How Is "All of Scripture God-Breathed"?

How Is "All of Scripture God-Breathed"?

“All Scripture is God-breathed and is useful for teaching, rebuking, correcting, and training in righteousness, so that the servant of God may be thoroughly equipped for every good work” (2 Timothy 3:16-17).

Paul’s popularly quoted verse definitively states God is the Author of all Scripture. Though penned by men, it is divinely inspired or, God-breathed. Since humans are imperfect by nature, we can conclude not all of Scripture is a direct quote from God, though many divine revelations in the pages of the Bible are. The historical accuracy of the Bible sets it apart from other stories and wisdom passed down through generations. “We have access to knowledge that is unshakeable true, and infinitely valuable,” John Piper wrote on the topic.

“All Scripture is God-breathed” also explains the alive and active Word of God. Meaning, we can study Scripture today and still find it relevant to our daily lives. God moves in and through His Word, guiding, counseling, connecting to, and comforting us through its ancient pages.

What Does "All Scripture Is God-breathed” Mean?

“All Scripture is God-breathed" describes the Bible’s nature as God’s literal word, given to men by the inspiration of the Holy Spirit. This divine inspiration is the supernatural work of God’s Holy Spirit. The NIV Biblical Theology Study Bible further explains, “This doctrine does not downplay human action in Scripture’s authorship but affirms Scripture’s ultimate origin in God, who gave it.”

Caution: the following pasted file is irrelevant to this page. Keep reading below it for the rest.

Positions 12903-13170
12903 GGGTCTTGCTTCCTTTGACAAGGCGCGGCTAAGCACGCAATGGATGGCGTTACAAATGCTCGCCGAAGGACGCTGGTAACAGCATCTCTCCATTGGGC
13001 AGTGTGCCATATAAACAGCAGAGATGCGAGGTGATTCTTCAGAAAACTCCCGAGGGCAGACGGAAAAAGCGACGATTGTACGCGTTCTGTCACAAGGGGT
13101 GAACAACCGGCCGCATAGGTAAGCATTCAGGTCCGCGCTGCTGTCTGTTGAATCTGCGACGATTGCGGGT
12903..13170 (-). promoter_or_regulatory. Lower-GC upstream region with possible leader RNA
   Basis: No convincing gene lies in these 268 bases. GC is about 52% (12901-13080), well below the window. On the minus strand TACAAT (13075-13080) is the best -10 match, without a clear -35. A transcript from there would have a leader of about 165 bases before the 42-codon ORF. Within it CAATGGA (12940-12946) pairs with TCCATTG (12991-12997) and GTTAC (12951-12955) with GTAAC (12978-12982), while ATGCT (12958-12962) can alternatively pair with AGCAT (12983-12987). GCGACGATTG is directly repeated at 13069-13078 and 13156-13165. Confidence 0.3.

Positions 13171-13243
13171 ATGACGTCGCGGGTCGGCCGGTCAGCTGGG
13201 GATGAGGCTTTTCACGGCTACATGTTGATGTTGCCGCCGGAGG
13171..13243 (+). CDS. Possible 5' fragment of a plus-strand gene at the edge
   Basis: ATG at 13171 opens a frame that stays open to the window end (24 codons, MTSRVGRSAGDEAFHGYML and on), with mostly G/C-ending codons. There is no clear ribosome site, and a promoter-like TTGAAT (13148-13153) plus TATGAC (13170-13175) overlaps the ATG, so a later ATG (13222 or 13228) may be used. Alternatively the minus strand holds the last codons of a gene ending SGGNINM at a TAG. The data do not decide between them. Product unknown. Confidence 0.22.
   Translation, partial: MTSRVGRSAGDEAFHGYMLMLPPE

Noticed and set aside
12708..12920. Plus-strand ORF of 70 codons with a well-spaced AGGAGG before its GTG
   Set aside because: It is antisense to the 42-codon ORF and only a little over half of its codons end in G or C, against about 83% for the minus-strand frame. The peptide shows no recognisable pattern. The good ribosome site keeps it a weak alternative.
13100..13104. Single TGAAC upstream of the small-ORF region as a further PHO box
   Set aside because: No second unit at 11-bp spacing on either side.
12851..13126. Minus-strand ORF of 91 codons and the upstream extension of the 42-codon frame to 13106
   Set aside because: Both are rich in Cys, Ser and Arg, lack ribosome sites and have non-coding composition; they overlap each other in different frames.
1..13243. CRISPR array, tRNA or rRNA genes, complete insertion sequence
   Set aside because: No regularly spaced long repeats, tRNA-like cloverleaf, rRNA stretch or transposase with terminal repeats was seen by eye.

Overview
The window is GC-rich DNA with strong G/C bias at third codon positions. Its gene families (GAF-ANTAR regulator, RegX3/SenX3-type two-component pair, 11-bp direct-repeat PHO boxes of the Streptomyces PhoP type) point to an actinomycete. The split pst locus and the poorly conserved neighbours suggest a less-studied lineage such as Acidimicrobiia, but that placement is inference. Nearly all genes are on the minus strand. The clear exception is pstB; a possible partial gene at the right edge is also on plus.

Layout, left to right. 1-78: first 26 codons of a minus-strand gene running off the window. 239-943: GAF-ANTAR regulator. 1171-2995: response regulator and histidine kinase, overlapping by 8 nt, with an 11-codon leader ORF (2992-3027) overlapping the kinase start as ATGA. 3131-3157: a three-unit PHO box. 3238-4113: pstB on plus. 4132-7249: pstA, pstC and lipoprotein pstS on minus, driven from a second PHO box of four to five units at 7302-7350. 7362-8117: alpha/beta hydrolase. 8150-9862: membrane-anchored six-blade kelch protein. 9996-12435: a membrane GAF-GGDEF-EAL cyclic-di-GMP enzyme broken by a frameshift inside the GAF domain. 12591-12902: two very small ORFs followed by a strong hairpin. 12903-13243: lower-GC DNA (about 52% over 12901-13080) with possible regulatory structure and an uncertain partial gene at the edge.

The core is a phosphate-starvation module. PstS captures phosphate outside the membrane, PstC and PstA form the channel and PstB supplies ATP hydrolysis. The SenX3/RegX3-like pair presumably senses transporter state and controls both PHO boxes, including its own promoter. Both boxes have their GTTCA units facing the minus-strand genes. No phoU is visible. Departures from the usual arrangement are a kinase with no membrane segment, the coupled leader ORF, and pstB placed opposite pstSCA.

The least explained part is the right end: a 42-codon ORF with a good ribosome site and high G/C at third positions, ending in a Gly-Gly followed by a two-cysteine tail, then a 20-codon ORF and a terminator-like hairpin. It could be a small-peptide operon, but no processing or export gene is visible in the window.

Our God is the same yesterday, today, and eternally. He is supernaturally able to take the truth we find in Scripture and communicate with us relationally through it. The NIV Study Bible explains, “Although the Bible doesn’t spell out the mechanics of how God inspired the writers, it makes clear that the ultimate source was God himself.” Verse 17 further explains why God would continue to choose to communicate through an ancient text to His people today: “so that the servant of God may be thoroughly equipped for every good work.”

This important notion explains the root of all goodness, even through the workings of our daily lives. All the good we do is rooted in the Lord, and it is He, in Christ, who equips us for every good work. “The Greek word translated as ‘breathed out’ in 2 Timothy 3:16 … is the only thing described as such by the Apostles,” explains Ligonier Ministries. “It uniquely serves as God’s special revelation, as His inspired and revealed will for His people.”

What Is Happening in 2 Timothy 3?

The Old and New Testaments were composed during Paul’s time, explains the NIV Biblical Theology Study Bible. Peter wrote, “Bear in mind that our Lord’s patience means salvation, just as our dear brother Paul also wrote you with the wisdom that God gave him.” There is consistent acknowledgment throughout the Old and New Testaments that the words the authors penned came divinely and supernaturally from the Author.